One of the most common items found in every electrical circuit and commercial electronics are switches. These come in many different shapes, sizes, and functions, They are a necessary component as they are used to open or close a circuit. The problem with switches is that they all have mechanical parts in them that move. These mechanical parts can wear, bend, and break. Without a functional switch your circuit and possibly your entire device can be out of commission. I think every member of the team here has received a call stating “the switch in my shop vac has failed. Do you have one?” Many times, we can find a switch that will work for the customer once we can find the specifications of the switch itself. This post is going to go through the steps that our technicians and engineers use to help find switches that will work for our customers.
First, we need to identify what kind of switch that is needed. If you are not familiar with the terminology this can be a task as well since Digi-Key has many switches and accessories to look at.
One of my co-workers Pat Sagsveen wrote a Switch Tutorial that can help you identify types and features of these switches if you are not familiar with them.
Today I am going to take a quick look at one of the most common switches we deal with which is the Rocker Switch. Although I will be going through this specific section, you will find that the way I narrow down my required specifications will often be the same steps I would use if I was looking for a toggle or pushbutton switch as well.
Just selecting rocker switches can be a little overwhelming with over 10,000 different options. When looking for a replacement switch we start with 3 main attributes or specifications.
- How does your switch function?
- What is the size of the Panel cutout or hole that the switch mounts in?
- What are the voltage/amperage ratings on the side of your switch.
So, the first thing I am going to do is select in-stock as I am looking for options that can ship today. If you are not in a hurry or don’t find any options, you can deselect this at any time during your search. This step takes my options from 10,000+ down to 1,500.
- What is the switch function. My switch today is very simple. The function is on-off and it will stay in the individual position when chosen. Here I have selected on-off and narrowed my options to 500.
Note: One of the most common errors we see in the function category is on Momentary switches. If you have a switch for a starter that you rock in one direction when starting and then it rocks back when switched this would be a momentary switch. Since it is normally in the off position this would be an off-mom switch. For more information on functions and circuits Click here!
What is the size of the panel cutout? Since this is measured in mm I am measuring mine and it appears to me 30mm long and 22 mm wide. Knowing there is some room for error I will normally look at any switches that are within 10% of my measurements. I will also ask my customers if there is room to make this cutout larger if we have an available switch.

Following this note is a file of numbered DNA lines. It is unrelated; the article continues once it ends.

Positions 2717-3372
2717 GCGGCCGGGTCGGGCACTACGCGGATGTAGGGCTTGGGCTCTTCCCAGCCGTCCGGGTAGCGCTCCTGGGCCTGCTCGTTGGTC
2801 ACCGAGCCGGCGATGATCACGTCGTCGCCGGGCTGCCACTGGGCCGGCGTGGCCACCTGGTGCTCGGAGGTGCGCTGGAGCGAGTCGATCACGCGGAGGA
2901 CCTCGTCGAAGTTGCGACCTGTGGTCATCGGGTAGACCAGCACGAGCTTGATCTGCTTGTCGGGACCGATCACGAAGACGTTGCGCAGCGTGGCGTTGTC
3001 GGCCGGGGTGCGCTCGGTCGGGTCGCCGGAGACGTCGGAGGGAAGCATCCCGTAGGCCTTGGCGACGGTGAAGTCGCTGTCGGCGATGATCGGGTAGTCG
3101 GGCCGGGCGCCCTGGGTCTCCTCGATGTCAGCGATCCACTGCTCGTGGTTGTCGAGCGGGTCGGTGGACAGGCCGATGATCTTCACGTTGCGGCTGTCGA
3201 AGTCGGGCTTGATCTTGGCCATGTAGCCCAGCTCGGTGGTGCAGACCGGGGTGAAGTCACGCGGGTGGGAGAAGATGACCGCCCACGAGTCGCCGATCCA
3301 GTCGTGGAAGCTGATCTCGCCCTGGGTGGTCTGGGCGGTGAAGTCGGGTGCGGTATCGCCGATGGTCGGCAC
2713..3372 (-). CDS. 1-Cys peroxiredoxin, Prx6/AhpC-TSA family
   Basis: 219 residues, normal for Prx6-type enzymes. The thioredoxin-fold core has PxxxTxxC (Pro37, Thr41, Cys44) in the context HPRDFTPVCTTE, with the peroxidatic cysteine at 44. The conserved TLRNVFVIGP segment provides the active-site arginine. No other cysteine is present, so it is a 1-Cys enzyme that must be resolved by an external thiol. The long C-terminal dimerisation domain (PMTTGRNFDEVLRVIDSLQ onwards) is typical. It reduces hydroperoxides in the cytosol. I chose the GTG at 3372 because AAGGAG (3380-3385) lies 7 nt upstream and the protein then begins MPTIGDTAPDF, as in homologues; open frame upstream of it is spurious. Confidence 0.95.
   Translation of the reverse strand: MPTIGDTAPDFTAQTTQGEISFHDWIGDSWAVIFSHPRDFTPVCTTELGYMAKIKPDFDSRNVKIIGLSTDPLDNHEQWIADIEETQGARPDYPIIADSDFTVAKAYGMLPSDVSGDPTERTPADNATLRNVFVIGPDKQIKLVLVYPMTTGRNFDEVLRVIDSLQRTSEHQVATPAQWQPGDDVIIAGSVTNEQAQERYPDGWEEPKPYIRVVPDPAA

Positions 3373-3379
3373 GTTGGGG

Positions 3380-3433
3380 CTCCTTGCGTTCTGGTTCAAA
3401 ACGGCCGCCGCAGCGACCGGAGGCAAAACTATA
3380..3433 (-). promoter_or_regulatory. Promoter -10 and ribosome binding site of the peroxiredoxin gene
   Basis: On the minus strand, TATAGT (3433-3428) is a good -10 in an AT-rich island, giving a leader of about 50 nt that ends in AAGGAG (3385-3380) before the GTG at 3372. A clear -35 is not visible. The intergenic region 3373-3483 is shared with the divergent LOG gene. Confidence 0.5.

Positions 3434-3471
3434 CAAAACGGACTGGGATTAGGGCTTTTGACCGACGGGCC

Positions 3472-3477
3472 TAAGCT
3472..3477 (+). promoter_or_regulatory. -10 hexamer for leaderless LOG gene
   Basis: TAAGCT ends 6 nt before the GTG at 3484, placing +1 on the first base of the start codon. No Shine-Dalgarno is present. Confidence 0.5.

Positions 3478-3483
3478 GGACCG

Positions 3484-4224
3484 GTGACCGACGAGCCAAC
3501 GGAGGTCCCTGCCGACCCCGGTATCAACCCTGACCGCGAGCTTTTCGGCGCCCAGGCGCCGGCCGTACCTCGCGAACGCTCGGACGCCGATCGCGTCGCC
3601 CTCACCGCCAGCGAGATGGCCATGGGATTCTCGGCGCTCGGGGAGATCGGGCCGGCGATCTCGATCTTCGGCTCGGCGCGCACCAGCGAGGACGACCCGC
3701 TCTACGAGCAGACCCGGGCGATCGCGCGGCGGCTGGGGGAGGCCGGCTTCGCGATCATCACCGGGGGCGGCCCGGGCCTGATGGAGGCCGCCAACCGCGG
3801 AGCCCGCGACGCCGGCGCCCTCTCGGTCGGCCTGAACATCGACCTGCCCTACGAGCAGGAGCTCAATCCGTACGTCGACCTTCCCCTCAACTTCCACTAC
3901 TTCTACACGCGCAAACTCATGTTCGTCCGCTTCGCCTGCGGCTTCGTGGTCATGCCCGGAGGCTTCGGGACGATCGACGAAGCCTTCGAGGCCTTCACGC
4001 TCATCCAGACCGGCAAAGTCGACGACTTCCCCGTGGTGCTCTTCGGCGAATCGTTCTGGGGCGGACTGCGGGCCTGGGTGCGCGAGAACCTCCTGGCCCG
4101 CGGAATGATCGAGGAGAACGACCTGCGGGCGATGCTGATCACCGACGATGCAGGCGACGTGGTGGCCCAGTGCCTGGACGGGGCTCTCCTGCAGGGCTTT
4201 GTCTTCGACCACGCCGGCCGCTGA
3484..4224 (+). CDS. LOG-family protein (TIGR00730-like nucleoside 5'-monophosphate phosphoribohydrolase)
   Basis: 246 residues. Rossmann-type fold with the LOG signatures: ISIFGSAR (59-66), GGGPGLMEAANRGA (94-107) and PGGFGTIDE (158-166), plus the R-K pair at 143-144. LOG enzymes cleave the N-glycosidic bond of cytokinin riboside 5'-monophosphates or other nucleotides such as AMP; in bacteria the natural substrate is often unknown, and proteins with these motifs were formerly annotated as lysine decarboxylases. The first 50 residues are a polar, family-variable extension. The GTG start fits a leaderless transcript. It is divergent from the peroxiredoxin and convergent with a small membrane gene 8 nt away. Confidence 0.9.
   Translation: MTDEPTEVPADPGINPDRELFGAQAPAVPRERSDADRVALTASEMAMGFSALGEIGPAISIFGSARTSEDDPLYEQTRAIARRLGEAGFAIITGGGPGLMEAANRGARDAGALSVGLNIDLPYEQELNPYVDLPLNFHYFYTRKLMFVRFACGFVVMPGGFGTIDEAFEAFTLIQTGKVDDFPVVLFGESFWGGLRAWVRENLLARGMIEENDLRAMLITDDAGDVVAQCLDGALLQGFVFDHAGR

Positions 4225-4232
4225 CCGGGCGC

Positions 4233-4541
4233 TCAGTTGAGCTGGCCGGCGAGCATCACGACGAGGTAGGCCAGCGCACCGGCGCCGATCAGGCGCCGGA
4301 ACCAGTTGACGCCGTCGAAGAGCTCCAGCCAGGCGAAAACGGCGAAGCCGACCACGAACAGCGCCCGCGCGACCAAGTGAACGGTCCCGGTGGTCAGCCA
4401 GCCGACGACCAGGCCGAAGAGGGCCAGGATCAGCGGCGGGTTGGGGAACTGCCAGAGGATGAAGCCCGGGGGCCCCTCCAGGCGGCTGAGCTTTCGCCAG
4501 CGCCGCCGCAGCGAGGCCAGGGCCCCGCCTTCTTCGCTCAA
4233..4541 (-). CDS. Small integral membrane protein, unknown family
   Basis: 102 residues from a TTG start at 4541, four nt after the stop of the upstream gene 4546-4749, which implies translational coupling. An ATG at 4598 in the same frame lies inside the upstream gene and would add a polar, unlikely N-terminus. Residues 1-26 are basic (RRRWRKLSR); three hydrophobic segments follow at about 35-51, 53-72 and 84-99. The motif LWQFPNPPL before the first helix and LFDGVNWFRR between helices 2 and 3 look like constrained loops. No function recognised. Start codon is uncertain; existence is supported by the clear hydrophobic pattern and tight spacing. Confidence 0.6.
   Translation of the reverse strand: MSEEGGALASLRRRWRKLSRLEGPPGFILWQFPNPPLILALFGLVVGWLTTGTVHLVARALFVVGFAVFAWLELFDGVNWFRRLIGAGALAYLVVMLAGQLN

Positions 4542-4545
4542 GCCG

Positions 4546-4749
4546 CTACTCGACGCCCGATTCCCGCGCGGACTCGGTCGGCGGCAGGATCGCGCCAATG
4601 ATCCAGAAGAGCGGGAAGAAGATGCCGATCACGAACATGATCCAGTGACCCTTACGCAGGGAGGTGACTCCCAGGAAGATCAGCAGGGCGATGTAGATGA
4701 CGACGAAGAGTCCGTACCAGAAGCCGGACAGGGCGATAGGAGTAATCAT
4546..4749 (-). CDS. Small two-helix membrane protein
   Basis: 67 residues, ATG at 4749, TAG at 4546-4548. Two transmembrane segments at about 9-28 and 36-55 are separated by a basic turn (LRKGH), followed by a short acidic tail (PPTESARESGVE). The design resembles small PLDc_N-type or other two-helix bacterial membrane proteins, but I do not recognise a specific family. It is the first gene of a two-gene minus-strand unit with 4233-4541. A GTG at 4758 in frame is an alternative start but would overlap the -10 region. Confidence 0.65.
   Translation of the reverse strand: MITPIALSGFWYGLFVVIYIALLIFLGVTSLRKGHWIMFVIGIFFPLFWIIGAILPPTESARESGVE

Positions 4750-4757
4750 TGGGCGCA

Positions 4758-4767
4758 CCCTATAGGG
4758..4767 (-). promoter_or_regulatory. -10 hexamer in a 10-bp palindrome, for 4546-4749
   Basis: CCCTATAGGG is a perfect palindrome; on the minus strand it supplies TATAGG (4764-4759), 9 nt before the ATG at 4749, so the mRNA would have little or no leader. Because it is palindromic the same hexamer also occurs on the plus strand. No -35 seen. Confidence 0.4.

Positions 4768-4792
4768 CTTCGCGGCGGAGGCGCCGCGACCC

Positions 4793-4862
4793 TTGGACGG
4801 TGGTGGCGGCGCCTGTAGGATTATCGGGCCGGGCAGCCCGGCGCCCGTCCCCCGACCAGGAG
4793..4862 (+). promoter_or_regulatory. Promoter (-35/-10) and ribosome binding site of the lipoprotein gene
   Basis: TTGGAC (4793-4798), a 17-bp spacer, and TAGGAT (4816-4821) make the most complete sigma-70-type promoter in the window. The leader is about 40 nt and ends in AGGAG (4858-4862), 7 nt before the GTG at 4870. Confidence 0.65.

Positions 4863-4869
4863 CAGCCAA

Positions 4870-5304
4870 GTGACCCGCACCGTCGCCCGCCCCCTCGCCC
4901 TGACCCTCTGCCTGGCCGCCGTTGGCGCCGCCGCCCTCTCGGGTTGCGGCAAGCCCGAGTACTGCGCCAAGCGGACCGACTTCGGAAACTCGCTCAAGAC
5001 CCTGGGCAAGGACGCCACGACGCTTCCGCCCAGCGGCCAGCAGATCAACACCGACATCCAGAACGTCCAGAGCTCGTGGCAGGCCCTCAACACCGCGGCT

By selecting all options with a length or 27-33mm and a width of 20-24mm I have narrowed down to only 100 options.
What are the voltage and current ratings? These ratings should be found on the side of your switch. On the side on my switch I see the following numbers 20A 125VAC and 16A 250V-.
Since I know my vacuum is running on 110V I am going to go with the higher 20A rating on my search. I have selected all the switches with a 20A or higher rating. Most of the switches on the Digi-Key site will have the voltage ratings associated with the highest current rating. In this instance, had I searched for the 250V rating it may have eliminated the switch I was looking for.
Using these 3 steps I have narrowed my possibilities down to a much more manageable 50 options.
Note: If these rating are not on the switch it may be up to you to determine what the ratings of your circuit are. If your device has a power supply, what is the max voltage and current of the power supply? You can then select a switch that meets or exceeds these specifications.
Next I want to verify the circuit for my switch. I can generally do this by looking at the bottom of my switch.
When looking at the bottom of my switch I have four .250" quick connect terminals. They are marked 1, 1a, 2, 2a. This is a quick indication that I have two circuits (Double Pole) and I know that I only have one throw as my switch is simple on-off. Using this information, I can select DPST (Double Pole Single Throw) for a circuit. I seeing that I have .250" quick connects I can also select that for my termination. In this instance, I have options on termination for just .250" quick connect and .250" quick connect terminals that are rated for solderability.
Now I am down to 42 options and most of these parts would work for my customer’s application, however there are some features that we can narrow for preference as well.
Some of these are Actuator Color, Actuator Type(Shape), Actuator Markings, and Illumination. While these will not functionally make a difference, they can aesthetically make a difference. Therefore, I wait on these until the end to eliminate these options from my search. Many customers need a replacement part to get their equipment working and if there are options that are aesthetics only we look at that last.
My customer has a black actuator, that is concave in shape, no illumination and has a marking of “I 0”.
Note: In the markings section I have chosen both “IO” and “I-” as they can be confused easily based on how they are described by the manufacturer.
Using these steps, I could narrow my customer’s options from 10,000 down to 5 and I offered the customer a rocker switch EG1529-ND that met all his requirements.